Tag Archives: eCommerce

Blogging for Business

As we start to see business blogging becoming more main stream, it is time that we turn our attention to how we can best use it in business. Here are six reasons to blog for business;

  • To promote your business brand;
  • To educate your audience;
  • To increase findability;
  • To demonstrate Thought Leadership;
  • To engage with your audience; and
  • Drive website traffic.

The reason that we blog determines the way we blog, the length, style and content.

Promoting your business brand

When promoting your business brand, you need to know what your business stands for as well as the qualitative and quantitative brand attributes. Is your business funky or serious, does it stand for having fun, security or making money? These attributes will determine whether you use words like “phat” or “optimise.”

Your messages behind your blogs will also be determined by the brand attributes. What would a funky brand customer like to hear about – the latest dance party, fashion in shoes? What would a serious brand client find interesting, trends in your field, conferences you attended, interviews with speaker?

Educating your audience

Often, when you have an intangible product or service, it is difficult to get your concept over in 30 seconds or a print advert. You need to spend time contextualising your offering and explaining why it is important to your audience. Very often educational blogs follow themes that build upon each other and reinforce central concepts.

Increasing Findability

Search Engine Optimisation (SEO) is not the only way you can ensure that your audience is exposed to your brand. SEO might help when your audience is using search terms to research the service that you offer, but what happens when they don’t know that they need you?

Your blogs should appear in places that people who need your offerings hang out on line, for example on Industry websites. They may not be looking for you, but if the blog is located in a place where they are interested in the category, they will become aware of your offering and may read on.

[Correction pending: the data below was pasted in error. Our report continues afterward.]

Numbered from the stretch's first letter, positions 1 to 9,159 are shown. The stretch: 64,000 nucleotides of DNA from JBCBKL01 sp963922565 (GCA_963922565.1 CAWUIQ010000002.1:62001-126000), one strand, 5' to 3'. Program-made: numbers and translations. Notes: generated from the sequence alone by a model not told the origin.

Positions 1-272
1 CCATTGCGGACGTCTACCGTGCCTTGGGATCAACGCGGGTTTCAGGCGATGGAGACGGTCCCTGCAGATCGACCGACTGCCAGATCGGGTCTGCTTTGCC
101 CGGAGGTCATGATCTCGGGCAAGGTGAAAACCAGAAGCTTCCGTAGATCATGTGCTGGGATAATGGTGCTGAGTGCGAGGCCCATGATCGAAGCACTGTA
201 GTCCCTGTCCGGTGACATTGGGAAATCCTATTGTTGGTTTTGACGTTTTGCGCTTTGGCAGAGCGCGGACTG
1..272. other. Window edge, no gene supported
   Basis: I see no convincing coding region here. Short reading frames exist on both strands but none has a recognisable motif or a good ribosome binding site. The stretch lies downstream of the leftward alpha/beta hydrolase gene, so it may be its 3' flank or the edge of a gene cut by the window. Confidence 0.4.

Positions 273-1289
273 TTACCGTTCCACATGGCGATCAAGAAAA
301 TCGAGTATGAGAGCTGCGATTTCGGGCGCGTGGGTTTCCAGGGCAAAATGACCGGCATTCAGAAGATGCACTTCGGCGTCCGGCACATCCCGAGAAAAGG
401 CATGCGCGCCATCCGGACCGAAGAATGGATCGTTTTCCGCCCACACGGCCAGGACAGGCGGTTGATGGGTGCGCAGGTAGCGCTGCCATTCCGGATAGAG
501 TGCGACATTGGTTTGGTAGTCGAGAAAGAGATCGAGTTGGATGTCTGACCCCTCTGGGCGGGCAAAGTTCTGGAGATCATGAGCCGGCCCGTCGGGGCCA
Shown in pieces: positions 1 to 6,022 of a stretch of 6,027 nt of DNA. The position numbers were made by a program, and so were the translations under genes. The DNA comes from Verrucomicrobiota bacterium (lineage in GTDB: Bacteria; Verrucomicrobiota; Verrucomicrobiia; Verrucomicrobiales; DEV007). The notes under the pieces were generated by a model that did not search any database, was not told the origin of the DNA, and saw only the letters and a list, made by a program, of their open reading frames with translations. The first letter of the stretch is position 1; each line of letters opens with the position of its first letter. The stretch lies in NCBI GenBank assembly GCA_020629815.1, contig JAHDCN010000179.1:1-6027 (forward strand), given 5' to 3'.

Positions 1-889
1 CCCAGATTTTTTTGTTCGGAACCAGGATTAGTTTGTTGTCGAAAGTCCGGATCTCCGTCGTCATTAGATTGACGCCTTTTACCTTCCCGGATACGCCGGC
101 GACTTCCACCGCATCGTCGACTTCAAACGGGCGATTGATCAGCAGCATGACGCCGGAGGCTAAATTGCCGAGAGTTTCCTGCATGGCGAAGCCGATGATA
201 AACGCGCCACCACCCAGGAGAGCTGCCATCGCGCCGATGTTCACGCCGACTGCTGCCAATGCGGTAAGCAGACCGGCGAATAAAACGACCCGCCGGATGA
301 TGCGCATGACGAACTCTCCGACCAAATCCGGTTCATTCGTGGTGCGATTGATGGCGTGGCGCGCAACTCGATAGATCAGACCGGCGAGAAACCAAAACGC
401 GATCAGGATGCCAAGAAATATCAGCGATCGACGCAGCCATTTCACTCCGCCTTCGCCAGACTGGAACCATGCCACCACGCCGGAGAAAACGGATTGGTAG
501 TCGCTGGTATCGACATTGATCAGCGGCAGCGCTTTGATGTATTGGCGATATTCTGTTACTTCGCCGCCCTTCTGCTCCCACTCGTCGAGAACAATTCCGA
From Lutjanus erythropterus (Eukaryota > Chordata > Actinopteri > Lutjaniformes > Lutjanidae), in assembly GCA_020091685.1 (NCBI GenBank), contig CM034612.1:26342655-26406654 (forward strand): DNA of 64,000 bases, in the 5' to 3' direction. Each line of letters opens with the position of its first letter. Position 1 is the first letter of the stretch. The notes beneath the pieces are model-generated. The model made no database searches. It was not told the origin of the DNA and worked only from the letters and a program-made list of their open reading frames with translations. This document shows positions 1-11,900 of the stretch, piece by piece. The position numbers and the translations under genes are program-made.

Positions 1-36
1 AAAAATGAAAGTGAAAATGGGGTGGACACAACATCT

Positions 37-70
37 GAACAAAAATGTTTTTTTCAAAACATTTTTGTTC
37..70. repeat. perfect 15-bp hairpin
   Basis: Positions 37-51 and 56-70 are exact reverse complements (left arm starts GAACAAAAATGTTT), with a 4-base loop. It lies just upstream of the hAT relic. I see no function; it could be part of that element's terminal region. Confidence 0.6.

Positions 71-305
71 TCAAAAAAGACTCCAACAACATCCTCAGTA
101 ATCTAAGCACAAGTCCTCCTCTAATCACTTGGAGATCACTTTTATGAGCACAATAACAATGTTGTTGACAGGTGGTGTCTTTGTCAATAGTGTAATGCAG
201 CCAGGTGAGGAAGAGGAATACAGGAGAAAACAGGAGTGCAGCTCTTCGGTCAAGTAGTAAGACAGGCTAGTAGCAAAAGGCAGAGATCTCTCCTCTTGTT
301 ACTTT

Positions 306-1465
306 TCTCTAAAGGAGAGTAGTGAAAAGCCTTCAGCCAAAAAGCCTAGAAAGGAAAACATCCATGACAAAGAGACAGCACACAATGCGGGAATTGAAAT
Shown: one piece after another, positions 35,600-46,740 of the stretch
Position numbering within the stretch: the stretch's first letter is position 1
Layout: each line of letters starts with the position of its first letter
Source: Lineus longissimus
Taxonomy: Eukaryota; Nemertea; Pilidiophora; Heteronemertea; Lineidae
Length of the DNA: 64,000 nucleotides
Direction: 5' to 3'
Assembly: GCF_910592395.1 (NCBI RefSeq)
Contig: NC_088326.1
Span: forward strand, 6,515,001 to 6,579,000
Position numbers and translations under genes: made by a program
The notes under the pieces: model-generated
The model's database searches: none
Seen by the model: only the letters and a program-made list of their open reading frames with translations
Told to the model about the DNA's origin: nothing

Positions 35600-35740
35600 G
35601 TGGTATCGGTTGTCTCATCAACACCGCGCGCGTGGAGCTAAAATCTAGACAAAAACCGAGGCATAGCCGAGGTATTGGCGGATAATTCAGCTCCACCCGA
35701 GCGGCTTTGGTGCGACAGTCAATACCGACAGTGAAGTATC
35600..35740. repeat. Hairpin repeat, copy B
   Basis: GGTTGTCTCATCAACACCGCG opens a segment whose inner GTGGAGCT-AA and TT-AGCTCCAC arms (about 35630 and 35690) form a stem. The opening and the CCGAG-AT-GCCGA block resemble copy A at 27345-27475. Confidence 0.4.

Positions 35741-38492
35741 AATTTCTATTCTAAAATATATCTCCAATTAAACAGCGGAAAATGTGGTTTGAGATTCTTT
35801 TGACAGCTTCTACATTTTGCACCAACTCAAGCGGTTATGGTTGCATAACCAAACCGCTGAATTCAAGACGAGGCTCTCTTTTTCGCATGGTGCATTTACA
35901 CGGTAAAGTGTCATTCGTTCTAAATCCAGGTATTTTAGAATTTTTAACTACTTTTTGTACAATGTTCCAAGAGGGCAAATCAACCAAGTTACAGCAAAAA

Generic blogging sites or websites are best for this. For example a general marketing website could be a great place to talk about the latest trends in CRM. Of course to get onto the general sites, your blogs must be interesting and informative, rather than biased and self promoting. Unless your blog offers value to the site’s reader, the site owner won’t publish you.

Demonstrating Thought Leadership

Thought Leadership is a powerful form of competitive advantage. It sets you apart from your more prosaic competitors, and if your customers learn from you, they are more likely to engage and eventually do business with you.

Generally, thought leadership articles have an authoritative tone and tend to be longer, sometimes even representing white papers. Are you in an industry where you sell IP? The thought leadership may also be part of your employees’ personal branding as thought leaders. Organisations that trade in IP tend to be an aggregation of individuals with high levels of IP and your audience will be interested not only in the content of the blogs, but also in the combined gestalt of all the thought leadership in your organisation.

To engage with your audience

Seth Godin is the master of engaging. His blogs are pithy and provocative. Audiences are encouraged to comment and share his copious wisdom.

Blogs aimed at engaging need to stimulate conversations not only between you and your audience, but also between the audience members themselves.

Driving website traffic

Driving traffic to your website is usually only the objective if you are

  • gaining new audiences;
  • your website is dynamic and constantly changing;
  • you are soliciting new members of a network or online community; or
  • you have an eBusiness where you can transact on line.

If your website is a bog standard brochure site, think carefully about whether this business objective is likely to result in bottom line benefits to your organisation. A high hit rate with a high bounce rate may be an indicator that you need to rethink your digital strategy because your audience doesn’t find any value in your site. Blogging is time consuming and resource intensive, don’t waste it chasing the wrong objective.

Getting the most out of your blog

In order to gauge whether your blog is working for your business you need to quantify the success indicators. Do you measure your blog on:

  • Findability – Number of hits?
  • Sharing – Number of times the blog is shared, pinged, retweeted, quoted etc. If sharing is your objective, make sure that your audience is equipped to do so with “share this” buttons, “follow me”, retweet or link with me etc.
  • Conversion into sales – if you have an eBusiness, you should be able to quantify your conversion of hits into sales. Increasing conversion ratios can indicate that your blogs are working for you